The solicitation provided for the assignment of performance confidence ratings to offerors based on their past performance. There were six possible ratings, including, as it relates to the protest, exceptional/high confidence (–Based on the offeror's performance record, essentially no doubt exists that the offeror will successfully perform the required effort—); very good/significant confidence (–Based on the offeror's performance record, little doubt exists that the offeror will successfully perform the required effort—); and satisfactory/confident (–Based on the offeror's performance record, some doubt exists that the offeror will successfully perform the required effort—).[1] RFP at 80-81. The RFP advised that the past performance evaluation would be accomplished by reviewing offerors' relevant present and recent past performance; the solicitation defined recent past performance as work performed within the last 3 years. –Relevant— was defined as –information that has a logical connection with the following: Ground Passenger Transportation, Cargo Transportation Service, Vehicle Management, Vehicle Maintenance, Personal Property, Passenger Travel, Supply Support, Supply Mobility and Contingency Supply.— RFP at 80. The RFP further provided that relevance would also be determined based on dollar value and size of the work performed, and stated that –relevant past performance may be considered more favorably than less relevant performance.— Id.

The RFP indicated that, in evaluating past performance, the agency would consider information obtained from various sources, including, but not limited to, –offeror-provided references, Past Performance Information Retrieval System (PPIRS), Defense Contract[] Management Command (DCMC) channels, and interviews with program managers and contracting officers or other sources known to the Government.— Id.In order to facilitate the past performance evaluation, the RFP required offerors to submit with their proposals a list of relevant contract references, with specific information for each reference, including, among other things, the contracting agency/customer, contract dollar value, period of performance, and –[c]omments regarding any known performance deemed unacceptable to the customer, or not in accordance with the contract terms and conditions.— RFP at 73. Offerors were required to explain how the contracts performed in connection with their references were relevant to the RFP's requirements, which might –include a discussion of efforts accomplished by the offeror to resolve problems encountered on prior contracts . . . .— Id.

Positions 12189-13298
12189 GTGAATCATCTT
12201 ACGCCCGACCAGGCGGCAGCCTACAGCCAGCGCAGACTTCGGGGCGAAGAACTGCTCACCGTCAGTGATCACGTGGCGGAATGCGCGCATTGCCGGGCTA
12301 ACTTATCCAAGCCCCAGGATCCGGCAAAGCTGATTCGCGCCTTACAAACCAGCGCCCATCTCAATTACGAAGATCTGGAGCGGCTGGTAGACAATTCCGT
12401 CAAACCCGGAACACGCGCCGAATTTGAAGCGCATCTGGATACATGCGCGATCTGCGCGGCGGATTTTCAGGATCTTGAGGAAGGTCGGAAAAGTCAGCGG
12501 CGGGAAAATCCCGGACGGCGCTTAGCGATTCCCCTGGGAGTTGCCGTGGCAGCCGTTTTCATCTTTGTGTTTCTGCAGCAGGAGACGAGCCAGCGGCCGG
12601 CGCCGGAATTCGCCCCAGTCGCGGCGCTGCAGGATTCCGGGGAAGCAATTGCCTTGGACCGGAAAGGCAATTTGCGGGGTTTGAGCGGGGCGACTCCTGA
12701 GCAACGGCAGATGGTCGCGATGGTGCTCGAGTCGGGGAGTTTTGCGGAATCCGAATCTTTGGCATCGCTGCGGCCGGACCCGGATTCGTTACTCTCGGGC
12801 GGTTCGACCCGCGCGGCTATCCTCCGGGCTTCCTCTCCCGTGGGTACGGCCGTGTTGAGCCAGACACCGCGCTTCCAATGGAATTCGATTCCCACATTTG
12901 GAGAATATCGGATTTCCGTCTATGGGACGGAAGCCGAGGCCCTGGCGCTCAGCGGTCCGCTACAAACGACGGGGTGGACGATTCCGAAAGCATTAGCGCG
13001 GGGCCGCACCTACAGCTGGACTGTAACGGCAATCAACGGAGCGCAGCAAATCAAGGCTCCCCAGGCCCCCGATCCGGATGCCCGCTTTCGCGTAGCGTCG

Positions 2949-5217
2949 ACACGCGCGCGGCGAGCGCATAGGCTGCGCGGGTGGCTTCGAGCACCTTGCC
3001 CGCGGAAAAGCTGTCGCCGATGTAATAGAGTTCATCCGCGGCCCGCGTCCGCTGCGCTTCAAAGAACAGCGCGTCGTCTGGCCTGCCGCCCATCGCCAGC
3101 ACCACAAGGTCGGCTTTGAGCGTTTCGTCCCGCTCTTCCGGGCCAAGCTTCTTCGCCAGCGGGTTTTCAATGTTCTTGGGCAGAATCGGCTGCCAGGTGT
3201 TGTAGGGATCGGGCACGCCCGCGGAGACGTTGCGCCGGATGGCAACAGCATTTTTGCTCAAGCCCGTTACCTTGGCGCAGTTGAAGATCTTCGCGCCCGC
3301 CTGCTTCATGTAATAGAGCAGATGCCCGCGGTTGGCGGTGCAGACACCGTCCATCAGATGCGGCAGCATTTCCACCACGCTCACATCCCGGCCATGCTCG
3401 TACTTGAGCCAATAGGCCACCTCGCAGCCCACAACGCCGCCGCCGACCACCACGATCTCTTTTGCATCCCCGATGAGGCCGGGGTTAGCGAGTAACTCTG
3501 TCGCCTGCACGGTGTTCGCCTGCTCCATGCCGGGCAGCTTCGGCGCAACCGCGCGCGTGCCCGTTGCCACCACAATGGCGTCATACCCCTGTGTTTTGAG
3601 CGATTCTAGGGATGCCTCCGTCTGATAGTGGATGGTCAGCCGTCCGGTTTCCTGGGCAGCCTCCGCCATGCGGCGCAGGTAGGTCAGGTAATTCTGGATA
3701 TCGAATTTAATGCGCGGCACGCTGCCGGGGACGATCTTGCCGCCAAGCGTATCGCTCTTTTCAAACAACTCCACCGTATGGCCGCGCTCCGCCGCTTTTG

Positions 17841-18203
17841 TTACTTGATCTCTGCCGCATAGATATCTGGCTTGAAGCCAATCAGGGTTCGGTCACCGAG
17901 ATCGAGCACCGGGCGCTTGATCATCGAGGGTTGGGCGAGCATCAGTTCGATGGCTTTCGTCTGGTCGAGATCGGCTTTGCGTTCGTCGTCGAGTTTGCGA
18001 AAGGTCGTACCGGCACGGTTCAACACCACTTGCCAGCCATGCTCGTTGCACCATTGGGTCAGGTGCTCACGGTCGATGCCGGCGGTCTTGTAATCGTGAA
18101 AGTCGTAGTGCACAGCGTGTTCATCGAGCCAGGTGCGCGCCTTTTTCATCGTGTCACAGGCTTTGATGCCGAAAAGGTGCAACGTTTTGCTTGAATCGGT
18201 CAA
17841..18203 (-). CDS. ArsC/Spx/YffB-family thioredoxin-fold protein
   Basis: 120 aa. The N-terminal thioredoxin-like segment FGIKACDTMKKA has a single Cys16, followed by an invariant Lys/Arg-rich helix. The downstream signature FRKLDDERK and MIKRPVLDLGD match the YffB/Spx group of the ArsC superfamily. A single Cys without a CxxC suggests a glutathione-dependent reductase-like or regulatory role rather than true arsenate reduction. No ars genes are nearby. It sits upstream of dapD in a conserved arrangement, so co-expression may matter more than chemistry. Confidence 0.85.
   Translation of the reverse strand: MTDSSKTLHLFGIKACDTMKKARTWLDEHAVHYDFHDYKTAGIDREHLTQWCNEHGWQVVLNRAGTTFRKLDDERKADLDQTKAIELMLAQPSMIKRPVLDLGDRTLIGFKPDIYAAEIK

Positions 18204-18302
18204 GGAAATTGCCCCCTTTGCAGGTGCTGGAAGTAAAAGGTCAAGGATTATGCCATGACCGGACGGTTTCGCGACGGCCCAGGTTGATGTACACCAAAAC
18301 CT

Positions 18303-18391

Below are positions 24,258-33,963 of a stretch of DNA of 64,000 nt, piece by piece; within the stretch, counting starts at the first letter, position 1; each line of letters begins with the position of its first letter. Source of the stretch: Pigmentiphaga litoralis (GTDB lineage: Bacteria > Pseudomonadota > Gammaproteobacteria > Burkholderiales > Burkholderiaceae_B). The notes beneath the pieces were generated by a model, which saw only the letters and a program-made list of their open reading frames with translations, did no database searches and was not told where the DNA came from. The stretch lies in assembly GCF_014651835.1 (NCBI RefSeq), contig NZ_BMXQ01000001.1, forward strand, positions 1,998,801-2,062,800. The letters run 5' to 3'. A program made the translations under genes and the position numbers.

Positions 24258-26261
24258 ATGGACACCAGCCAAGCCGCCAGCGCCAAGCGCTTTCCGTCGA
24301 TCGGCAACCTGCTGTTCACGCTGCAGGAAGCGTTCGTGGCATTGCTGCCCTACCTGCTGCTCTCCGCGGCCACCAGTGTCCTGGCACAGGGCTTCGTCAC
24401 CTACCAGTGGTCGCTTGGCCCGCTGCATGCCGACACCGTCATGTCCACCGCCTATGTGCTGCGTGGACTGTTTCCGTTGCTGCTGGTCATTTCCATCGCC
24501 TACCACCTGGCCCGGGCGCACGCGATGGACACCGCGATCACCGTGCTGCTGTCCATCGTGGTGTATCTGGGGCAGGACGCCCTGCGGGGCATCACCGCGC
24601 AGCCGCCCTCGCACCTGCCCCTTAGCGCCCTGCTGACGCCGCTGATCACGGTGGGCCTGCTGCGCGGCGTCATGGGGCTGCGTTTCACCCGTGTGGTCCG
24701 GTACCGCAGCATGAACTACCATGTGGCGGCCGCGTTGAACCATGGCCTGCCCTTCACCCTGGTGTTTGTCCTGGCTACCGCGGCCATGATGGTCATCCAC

To the extent an offeror's past performance record reflected performance problems, the RFP stated that the Air Force would consider –the number and severity— of the problems and corrective actions taken. It further stated that –[o]fferors will have the opportunity to address any negative or adverse past performance information received during this evaluation (subject to the restrictions of FAR 15.306(e)(4)), for which they have not had an opportunity to address in the past.— RFP at 81.

Seven proposals were received by the August 30, 2005 closing date. Five were determined to be technically acceptable, including those of GS21 and Del-Jen. In evaluating offerors' past performance, the Air Force assigned GS21 a performance confidence rating of very good/significant confidence, while Del-Jen received a rating of satisfactory/confident. Based on consideration of three of the five remaining proposals--one proposal was determined to have an unreasonable price and another had been assigned a –neutral— past performance rating--the source selection authority (SSA) selected GS21's higher-rated, higher-priced ($55,108,688) proposal, as representing the best value to the government, as opposed to the lower- rated and lower-priced proposals of Del-Jen ($53,178,688) and the third remaining offeror. Upon learning of the agency's decision to make award to GS21, Del-Jen requested and received an agency debriefing and then filed its protest with our Office.